The DOJ is preparing a strategy to force former Trump confidants to testify about the most secretive moments of Jan 6: report

The DOJ is preparing a strategy to force former Trump confidants to testify about the most secretive moments of Jan 6: report
House January 6 hearings are expected to put Donald Trump at the center of efforts to overturn the 2020 election.Chet Strange/Getty Images
  • The Justice Department's Jan. 6 probe continues to zero in on former President Donald Trump.
  • CNN reported Thursday that the agency is gearing up for a legal battle over forced testimony about Trump.

The Justice Department wants Trump White House officials to testify about the former president's conversations on and around January 6, 2021 — and they're willing to go to court to make it happen, according to CNN.

The outlet on Thursday reported that people briefed on the matter say federal prosecutors are preparing for a legal battle over forcing former Trump administration officials to testify in its sprawling January 6 probe. The agency's apparent preparation is the latest sign that the DOJ's investigation is zeroing in on Trump's conduct related to efforts to overturn the 2020 election.

The Justice Department is anticipating that Trump will claim executive privilege in order to conceal evidence from the federal grand jury, CNN reported, and prosecutors are getting ready to duke it out in court.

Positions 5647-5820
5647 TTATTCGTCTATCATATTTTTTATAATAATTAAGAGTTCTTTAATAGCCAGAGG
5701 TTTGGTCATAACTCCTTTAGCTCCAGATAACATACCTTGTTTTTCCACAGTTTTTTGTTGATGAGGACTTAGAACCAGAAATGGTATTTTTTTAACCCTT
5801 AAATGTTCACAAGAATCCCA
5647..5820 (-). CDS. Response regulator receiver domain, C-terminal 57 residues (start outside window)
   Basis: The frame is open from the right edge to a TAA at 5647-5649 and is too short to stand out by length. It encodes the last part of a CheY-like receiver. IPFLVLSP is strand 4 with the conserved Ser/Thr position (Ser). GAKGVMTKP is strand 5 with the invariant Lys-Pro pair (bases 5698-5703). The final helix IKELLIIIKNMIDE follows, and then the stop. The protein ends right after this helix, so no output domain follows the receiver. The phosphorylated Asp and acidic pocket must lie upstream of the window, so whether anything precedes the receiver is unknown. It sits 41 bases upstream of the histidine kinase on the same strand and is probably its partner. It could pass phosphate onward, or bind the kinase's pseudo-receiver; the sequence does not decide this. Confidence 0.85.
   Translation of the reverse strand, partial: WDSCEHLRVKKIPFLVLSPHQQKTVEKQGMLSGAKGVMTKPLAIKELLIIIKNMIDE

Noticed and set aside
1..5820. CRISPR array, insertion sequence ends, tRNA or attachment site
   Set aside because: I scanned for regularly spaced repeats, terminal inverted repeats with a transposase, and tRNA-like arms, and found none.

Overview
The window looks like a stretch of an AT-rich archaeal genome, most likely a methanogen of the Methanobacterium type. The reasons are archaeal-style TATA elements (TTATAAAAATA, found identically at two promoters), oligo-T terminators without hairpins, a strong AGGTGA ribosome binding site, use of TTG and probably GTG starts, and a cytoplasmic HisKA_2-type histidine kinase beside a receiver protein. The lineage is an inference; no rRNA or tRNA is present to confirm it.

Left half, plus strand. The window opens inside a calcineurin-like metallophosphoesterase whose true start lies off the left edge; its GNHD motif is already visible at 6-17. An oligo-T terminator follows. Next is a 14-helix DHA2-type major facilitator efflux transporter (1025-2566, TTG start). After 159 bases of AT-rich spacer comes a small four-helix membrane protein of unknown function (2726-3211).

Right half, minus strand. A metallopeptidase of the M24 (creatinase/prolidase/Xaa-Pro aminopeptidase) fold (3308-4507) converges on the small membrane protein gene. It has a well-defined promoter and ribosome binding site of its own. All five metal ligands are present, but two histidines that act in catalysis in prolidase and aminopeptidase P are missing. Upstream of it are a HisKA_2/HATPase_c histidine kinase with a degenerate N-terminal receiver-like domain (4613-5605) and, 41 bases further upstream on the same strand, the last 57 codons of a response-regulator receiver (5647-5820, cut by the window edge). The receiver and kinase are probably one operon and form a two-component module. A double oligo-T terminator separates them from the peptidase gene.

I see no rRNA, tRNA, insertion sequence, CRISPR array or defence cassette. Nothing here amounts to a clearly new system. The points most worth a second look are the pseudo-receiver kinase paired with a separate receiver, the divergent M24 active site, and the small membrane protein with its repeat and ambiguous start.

A Trump spokesperson did not immediately respond to Insider's request for comment.

News of the DOJ's planning comes two days after several media outlets reported that the agency's probe has become increasingly focused on Trump's actions following his loss to President Joe Biden.


Two people familiar with the matter told The Washington Post that investigators before a grand jury asked recent witnesses about conversations with Trump, his lawyers, and his allies. Prosecutors have inquired about meetings the former president held in December 2020 and January 2021; his attempts to convince Vice President Mike Pence to not certify the election results; and the level to which Trump is implicated in his attorneys' fake-elector scheme.

The Justice Department's investigation — which is separate from the House Select Committee's probe into January 6 — has been closing in on Trump for months, according to The Post, which reported federal investigators in April obtained phone records belonging to top Trump administration officials and aides, including former Chief of Staff Mark Meadows.

A court battle over executive privilege, however, would quickly and publicly escalate the investigation.

The Justice Department has faced growing criticism for its slow-moving investigation, especially as the congressional committee's televised hearings have stoked renewed public interest in the insurrection in recent weeks. But the agency's alleged preparation indicates the caution prosecutors are taking in navigating the difficult situation of investigating a former president for his behavior while in office, CNN noted.

No former president has ever been criminally charged in US history. But Attorney General Merrick Garland this week suggested he hasn't ruled out indicting Trump for his role in the attack.